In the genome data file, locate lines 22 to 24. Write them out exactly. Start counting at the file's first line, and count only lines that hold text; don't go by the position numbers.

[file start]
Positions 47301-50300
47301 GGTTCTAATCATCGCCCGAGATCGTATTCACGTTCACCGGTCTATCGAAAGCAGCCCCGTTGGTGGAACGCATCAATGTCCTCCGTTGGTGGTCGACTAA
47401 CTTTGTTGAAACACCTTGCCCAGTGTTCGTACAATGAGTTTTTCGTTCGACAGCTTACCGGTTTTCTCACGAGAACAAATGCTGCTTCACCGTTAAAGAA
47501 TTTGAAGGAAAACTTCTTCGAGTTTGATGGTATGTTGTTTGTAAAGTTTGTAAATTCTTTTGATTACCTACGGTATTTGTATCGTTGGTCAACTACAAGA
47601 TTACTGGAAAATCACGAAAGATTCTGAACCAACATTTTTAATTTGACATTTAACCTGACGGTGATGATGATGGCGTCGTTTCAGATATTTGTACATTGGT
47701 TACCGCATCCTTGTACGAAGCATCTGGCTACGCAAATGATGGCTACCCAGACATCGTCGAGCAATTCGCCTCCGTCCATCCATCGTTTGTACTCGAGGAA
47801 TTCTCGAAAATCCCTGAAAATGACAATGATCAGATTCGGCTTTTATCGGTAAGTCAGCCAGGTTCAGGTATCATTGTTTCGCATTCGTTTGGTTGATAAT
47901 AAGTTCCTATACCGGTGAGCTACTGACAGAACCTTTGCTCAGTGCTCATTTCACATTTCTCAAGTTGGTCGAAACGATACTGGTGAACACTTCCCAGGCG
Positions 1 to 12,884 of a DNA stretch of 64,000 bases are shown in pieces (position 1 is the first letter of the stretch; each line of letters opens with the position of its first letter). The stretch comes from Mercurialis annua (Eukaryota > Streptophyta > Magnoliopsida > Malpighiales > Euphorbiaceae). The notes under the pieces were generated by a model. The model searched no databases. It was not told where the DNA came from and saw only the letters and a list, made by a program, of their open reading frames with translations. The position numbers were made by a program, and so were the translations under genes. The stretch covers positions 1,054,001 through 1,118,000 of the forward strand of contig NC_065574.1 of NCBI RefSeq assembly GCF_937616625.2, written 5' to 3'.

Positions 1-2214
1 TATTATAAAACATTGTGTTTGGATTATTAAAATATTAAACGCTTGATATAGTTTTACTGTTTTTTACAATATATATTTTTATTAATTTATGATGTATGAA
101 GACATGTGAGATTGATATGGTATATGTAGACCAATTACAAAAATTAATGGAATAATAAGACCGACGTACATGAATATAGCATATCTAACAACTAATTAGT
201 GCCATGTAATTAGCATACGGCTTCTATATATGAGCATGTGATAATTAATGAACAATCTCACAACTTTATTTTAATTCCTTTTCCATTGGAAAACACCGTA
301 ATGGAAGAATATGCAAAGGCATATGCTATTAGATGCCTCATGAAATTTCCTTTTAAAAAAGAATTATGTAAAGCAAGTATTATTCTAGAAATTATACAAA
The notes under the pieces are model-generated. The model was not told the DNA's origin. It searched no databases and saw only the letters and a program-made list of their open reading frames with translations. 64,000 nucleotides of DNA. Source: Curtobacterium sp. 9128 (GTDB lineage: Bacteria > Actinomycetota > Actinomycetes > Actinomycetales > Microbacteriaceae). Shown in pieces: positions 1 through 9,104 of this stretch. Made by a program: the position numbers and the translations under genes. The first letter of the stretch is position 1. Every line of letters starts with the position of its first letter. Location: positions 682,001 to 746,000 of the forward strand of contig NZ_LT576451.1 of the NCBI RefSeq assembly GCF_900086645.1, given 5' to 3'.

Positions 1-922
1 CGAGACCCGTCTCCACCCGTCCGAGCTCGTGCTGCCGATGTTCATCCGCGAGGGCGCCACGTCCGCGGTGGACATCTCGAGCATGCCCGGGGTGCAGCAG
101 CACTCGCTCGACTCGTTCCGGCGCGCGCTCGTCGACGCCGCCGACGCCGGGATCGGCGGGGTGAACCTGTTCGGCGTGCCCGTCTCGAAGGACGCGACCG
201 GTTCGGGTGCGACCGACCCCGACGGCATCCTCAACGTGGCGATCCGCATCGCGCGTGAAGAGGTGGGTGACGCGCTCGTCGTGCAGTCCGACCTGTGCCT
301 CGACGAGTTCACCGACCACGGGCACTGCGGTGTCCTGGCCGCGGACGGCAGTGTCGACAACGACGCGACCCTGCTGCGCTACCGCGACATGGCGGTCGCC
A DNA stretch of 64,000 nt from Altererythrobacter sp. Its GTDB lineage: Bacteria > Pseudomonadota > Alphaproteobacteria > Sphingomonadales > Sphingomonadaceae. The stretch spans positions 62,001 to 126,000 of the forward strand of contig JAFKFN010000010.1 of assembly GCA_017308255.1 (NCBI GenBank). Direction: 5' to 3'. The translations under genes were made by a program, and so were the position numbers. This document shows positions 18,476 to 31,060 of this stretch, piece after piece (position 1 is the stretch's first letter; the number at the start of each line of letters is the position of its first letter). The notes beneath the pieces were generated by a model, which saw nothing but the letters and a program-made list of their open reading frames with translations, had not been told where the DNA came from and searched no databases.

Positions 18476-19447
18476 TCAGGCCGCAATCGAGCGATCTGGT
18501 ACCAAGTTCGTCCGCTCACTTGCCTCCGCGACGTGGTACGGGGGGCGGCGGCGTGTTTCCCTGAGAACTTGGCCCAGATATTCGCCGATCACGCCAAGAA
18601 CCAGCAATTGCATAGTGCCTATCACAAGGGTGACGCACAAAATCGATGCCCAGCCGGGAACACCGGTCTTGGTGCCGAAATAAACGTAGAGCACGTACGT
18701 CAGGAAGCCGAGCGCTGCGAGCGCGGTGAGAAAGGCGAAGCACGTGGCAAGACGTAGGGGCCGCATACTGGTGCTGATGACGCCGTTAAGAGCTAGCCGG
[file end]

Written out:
Positions 18476-19447
18476 TCAGGCCGCAATCGAGCGATCTGGT
18501 ACCAAGTTCGTCCGCTCACTTGCCTCCGCGACGTGGTACGGGGGGCGGCGGCGTGTTTCCCTGAGAACTTGGCCCAGATATTCGCCGATCACGCCAAGAA